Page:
As new statistics revealing a widening pay gap between men and women are published, the Equal Opportunities Commission (EOC) has called on the government to adopt a modern approach to equal pay legislation.
The EOC appealed to the government to speed up its measures to close the pay gap, just as the consultation on the green paper setting out proposals for a Single Equality Bill ended this week. The EOC has asked the government to give employers ‘breathing space’ to take effective action against any pay gaps by protecting them from individual equal pay cases for a limited period. The EOC said there has been a rise in the number of individual employment tribunal cases which it said are ‘slow, cumbersome and complex’.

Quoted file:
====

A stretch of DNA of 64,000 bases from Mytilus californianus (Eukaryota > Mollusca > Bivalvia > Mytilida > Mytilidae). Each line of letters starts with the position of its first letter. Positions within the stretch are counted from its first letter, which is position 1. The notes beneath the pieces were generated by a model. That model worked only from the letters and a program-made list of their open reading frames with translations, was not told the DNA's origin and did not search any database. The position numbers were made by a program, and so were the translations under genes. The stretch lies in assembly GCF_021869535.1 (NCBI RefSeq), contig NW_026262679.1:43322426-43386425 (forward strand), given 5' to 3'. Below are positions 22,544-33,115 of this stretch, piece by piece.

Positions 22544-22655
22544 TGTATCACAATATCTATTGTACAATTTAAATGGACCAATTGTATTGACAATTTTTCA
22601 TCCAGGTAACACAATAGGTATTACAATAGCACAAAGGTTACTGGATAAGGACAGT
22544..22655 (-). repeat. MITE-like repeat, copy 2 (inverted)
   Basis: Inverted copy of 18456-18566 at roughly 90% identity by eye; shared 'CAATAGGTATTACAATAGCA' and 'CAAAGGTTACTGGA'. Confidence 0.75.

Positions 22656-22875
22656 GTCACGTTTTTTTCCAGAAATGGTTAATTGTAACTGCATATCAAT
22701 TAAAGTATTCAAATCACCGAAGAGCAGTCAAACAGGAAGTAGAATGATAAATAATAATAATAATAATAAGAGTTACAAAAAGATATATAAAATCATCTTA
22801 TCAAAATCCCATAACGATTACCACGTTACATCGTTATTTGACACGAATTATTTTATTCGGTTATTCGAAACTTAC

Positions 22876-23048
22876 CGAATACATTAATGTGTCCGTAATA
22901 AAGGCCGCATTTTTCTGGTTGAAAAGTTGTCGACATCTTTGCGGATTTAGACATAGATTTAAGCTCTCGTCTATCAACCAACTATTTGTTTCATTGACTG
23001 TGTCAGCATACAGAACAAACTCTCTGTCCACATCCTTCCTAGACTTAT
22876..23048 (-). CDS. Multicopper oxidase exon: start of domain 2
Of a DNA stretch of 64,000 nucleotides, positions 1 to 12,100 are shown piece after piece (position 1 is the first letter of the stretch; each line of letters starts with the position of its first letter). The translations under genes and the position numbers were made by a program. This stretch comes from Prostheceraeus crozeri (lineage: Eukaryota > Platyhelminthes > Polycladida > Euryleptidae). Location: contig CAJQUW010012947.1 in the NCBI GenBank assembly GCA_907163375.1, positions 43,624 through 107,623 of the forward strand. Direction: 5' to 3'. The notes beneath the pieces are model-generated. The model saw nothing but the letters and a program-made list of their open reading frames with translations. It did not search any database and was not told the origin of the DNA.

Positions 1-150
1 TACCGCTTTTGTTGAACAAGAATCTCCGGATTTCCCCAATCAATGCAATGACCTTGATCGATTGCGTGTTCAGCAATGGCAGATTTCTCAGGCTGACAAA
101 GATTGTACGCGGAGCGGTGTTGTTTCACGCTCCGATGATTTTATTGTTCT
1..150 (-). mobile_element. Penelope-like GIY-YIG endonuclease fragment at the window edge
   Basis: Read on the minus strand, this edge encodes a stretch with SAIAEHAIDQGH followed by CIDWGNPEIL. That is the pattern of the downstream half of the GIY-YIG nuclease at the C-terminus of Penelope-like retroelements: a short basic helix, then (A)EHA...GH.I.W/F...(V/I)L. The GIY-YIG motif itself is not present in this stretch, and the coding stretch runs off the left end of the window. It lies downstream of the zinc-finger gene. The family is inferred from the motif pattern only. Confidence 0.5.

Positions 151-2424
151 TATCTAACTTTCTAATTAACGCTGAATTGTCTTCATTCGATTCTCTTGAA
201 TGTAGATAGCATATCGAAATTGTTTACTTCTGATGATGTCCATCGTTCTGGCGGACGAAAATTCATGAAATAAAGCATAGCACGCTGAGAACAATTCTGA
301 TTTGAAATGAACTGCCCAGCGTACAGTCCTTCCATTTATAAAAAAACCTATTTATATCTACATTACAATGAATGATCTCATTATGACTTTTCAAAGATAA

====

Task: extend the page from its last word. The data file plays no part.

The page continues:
The EOC’s appeal comes as figures from the National Management Salary Survey published by the Chartered Management Institute (CMI) and Remuneration Economics show that in real terms, female managers earned an average of £43,571 last year, which is £6,076 less than the male equivalent of £49,647. The pay gap has increased, with the 12.2% difference up from 11.8% last year.
The CMI research, in which more than 42,000 managers and senior executives were questioned, also found that although pay rises for women have stalled for first time in more than a decade and women (63.4%) are more likely to receive one-off bonus payments than men (55.9%). However, bonuses are only worth 10.2% of total female income, compared to 13.8% for men.